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Choosing the right menstrual cup

The movement toward sustainability has impacted many aspects of life and as part of the push to go green, many have started to use menstrual cups, as it is an eco-friendly alternative to pads and tampons.

For those new to the menstrual cup, it is a reusable feminine hygiene product, which can be worn for up to 12 hours, and is usually made of rubber or silicone.

When purchasing your first menstrual cup, you should consider the following:

  • Size & capacity of the cup: It may require a good estimation. If a menstrual cup is too small, there may be leakage, and if it is too large, it could cause injury to the vaginal area and discomfort.

  • Shape & material of the cup: The cups come in different materials, usually funnel or bell-shaped cups. This will depend on personal comfort, so do experiment around, but our tip is to go for reputable brands that have the proper certifications as you do not want to insert dubious objects which may contain chemicals.

  • The firmness of the cup: For those who lead an active lifestyle and have strong pelvic floor and vaginal muscles, a firmer cup is more suitable. Whilst for those with sensitive bladders, go for a softer cup, as the firm cup can put pressure on your bladder and give you the feeling of constantly needing to pee.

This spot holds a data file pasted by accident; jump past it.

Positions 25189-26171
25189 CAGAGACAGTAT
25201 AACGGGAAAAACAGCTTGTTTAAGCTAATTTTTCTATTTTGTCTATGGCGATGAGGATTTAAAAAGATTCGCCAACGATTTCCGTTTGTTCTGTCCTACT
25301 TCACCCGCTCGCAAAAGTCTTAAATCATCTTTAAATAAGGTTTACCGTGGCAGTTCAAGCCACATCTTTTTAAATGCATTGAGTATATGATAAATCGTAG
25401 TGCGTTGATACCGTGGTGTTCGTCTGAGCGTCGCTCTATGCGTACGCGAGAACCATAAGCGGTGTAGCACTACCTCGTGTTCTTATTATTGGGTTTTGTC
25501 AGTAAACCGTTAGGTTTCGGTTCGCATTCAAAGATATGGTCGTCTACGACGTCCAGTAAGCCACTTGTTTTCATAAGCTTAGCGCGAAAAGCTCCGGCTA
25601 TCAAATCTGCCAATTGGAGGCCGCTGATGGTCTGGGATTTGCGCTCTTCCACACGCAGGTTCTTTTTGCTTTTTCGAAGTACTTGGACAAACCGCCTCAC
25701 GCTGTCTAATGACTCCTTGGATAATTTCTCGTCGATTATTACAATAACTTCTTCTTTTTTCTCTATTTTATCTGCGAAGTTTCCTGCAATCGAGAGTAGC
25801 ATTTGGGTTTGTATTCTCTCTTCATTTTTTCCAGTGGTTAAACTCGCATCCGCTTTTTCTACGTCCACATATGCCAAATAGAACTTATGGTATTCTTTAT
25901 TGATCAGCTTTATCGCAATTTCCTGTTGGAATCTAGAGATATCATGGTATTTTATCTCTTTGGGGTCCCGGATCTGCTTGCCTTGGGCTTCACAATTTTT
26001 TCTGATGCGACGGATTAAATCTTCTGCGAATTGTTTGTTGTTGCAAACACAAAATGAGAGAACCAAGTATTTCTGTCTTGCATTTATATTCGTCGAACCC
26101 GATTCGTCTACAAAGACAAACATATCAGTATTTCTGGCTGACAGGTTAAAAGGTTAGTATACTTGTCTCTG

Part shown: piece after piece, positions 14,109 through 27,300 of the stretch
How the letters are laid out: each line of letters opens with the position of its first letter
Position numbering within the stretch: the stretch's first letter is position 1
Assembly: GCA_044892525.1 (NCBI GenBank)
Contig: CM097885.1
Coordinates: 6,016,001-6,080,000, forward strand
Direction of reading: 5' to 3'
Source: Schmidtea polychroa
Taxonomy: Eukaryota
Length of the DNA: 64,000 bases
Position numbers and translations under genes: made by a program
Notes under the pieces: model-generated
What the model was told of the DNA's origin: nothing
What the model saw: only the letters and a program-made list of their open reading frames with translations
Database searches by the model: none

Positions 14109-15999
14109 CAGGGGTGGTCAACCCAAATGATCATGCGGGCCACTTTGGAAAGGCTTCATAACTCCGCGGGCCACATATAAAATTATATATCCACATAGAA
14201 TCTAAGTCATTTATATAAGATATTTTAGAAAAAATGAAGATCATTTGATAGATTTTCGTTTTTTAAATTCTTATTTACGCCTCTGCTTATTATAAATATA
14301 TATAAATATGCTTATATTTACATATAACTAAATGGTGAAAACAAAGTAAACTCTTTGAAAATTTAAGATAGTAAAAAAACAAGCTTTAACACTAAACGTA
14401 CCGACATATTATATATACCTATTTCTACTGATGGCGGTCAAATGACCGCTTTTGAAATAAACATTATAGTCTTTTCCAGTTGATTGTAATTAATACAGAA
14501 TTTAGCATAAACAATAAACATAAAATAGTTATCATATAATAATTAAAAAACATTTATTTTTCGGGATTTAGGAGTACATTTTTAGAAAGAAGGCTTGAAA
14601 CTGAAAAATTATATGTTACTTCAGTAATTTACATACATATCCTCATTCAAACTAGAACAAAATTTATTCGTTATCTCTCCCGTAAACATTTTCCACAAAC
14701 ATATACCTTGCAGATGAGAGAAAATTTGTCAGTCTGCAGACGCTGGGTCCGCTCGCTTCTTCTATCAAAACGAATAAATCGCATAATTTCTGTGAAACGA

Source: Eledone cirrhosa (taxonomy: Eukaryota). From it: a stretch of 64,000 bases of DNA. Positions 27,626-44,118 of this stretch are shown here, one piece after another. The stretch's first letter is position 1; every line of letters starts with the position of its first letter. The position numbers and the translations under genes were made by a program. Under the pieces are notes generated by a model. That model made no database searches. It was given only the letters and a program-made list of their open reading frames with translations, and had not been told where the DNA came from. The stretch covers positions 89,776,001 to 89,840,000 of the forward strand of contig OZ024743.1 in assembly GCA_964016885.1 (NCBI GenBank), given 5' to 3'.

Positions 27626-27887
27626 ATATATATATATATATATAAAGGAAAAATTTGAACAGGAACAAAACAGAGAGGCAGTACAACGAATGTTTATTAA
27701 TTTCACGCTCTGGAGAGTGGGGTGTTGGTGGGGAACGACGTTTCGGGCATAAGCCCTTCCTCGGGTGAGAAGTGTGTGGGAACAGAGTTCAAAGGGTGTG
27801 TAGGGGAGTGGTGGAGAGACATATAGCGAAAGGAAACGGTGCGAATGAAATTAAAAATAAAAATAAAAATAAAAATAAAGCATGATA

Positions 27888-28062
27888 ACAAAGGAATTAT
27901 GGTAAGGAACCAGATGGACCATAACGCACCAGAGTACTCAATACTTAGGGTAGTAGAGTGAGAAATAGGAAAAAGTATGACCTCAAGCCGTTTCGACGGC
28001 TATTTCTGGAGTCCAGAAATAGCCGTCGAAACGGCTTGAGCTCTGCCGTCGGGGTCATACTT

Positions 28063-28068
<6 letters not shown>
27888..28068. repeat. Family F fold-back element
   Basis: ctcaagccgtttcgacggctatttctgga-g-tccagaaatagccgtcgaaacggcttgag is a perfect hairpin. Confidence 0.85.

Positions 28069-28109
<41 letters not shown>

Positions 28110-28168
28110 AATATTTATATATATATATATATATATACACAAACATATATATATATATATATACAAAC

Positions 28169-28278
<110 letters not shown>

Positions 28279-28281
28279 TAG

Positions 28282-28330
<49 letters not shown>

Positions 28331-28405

• Menstrual flow: This will help to determine the frequency of change, and the capacity to get.

  • Length of your cervix: Check your cervix near or during your period, where it will be the lowest in the body, measure with your fingers to determine the suitable length.

How to insert your menstrual cup?

For those who are familiar with using the tampon, it should be relatively easy to insert the menstrual cup.

  • Wash your hands thoroughly.

  • Apply Wet Lips, Caring Glide, a water-based lube to the rim of the cup to ease the insertion

  • Tightly fold the menstrual cup in half, holding it in one hand with the rim facing up.

  • Insert the cup, rim up, into your vagina like you would a tampon without an applicator. It should sit a few inches below your cervix.

  • Once the cup is in your vagina, rotate it. It will spring open to create an airtight seal that stops leaks.

If inserted correctly, you should not feel it and you can carry out your daily activities without the cup falling out. Leakage can happen if the cup is full or does not fit well.

It is important to remember to empty the cup at least twice a day, and it should be washed and wiped clean before being reinserted into your vagina.

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